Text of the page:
- Odd-even was announced to tackle thick smog in Delhi
- National Green Tribunal slams Delhi government, strikes down exemptions
- State scraps odd-even over concerns of safety of women
Pulling up the government for delayed implementation of the Odd-Even Rule, the court had said, "It seems you just want to reduce vehicles from roads... What is the basis of exemptions if you want to improve air quality?"
The Delhi government had announced the relaunch of the Odd-Even Scheme -- under which cars with license plates ending in an odd number and even-number are allowed to ply on alternate days -- last week after pollution levels in the national capital far outstripped Beijing and doctors said it was a public health emergency. The scheme was to be re-launched on Monday for five days.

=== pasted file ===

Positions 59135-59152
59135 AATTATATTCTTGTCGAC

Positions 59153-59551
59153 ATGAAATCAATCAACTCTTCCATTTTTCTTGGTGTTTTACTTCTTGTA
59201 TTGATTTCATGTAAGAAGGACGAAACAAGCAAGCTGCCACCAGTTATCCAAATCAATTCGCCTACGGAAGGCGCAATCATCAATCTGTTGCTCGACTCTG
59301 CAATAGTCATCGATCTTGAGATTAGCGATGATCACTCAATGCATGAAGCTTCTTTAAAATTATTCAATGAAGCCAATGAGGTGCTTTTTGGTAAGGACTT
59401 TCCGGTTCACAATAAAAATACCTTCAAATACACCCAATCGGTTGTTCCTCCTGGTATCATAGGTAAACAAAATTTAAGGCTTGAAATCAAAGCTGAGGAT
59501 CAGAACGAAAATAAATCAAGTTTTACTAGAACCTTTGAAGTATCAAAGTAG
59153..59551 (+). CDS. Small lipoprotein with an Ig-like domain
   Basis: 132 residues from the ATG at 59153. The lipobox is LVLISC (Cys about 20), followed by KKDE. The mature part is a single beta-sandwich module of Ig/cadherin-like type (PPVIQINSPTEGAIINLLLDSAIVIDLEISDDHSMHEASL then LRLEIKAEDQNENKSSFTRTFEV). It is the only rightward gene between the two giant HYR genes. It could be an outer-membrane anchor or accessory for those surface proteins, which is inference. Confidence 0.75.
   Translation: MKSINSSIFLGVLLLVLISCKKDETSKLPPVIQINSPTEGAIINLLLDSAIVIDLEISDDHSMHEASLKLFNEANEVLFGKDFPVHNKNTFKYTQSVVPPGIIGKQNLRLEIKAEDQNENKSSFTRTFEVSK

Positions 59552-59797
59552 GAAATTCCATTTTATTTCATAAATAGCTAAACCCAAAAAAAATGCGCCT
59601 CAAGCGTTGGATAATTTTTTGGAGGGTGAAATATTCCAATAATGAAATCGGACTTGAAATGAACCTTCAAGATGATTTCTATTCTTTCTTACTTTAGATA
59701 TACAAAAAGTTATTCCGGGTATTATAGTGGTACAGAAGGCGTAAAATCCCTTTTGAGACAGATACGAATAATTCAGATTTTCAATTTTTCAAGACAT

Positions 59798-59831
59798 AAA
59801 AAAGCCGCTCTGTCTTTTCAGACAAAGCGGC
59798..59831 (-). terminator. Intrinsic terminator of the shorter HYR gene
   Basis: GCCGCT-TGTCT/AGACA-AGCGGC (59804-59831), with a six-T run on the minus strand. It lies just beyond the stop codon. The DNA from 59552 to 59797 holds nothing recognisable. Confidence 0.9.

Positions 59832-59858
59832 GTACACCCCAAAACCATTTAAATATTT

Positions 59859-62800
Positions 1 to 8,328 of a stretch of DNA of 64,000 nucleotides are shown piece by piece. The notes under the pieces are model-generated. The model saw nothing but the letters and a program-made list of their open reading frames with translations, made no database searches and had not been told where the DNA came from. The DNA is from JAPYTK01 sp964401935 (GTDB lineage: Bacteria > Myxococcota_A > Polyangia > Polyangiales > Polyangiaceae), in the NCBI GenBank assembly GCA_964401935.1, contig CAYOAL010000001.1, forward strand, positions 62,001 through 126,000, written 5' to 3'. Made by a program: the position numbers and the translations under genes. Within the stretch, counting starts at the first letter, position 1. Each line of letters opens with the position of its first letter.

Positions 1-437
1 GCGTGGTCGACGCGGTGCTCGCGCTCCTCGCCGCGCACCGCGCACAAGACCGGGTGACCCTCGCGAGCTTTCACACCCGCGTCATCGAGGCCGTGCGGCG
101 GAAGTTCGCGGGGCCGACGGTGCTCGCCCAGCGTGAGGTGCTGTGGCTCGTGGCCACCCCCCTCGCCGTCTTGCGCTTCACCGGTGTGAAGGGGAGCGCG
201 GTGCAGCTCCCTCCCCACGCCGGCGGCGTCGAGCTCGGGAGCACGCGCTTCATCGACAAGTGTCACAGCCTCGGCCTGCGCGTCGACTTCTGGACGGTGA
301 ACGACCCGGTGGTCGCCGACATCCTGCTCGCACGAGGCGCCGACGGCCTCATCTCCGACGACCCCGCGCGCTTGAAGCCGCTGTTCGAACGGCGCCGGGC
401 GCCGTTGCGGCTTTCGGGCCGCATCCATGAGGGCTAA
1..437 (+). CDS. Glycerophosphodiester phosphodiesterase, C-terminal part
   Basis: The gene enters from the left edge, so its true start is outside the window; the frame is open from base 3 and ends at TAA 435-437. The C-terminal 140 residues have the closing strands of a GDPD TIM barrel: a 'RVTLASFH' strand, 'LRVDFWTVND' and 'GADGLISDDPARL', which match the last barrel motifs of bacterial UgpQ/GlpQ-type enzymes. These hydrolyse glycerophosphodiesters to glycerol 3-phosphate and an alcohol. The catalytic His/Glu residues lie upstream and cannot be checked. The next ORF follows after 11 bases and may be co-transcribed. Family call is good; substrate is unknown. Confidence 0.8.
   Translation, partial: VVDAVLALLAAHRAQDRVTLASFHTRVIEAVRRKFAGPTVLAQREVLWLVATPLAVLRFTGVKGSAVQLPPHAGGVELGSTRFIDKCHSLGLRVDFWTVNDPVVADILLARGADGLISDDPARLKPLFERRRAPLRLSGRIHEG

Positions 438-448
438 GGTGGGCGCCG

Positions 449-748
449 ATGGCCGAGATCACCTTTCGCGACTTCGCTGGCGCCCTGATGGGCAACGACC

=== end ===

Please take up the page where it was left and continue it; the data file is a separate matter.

On Saturday, Delhi Transport Minister Kailash Gahlot said the Delhi government could not compromise on the safety of women. The government, he added, also did not have enough public transport alternatives to accommodate the over-60-lakh two-wheeler riders.
"At the moment we are calling it off. We will again approach the NGT and will ask them to allow exemptions to women and two-wheelers," he added. On Monday, the government will file an appeal in the Green Court to reconsider its "no exemption" for women and two-wheelers.
The other reason for the decision to withdraw the plan was low pollution levels.
The court had said the Odd-Even Rule should be implemented every time Particulate Matter 10 exceeds the level of 500 and PM 2.5 rises above 300 for 48 hours. The Central Pollution Control Board has told the Green Court that the current level of Particulate Matter 10 is below 500 and Particulate Matter 2.5 is below 300.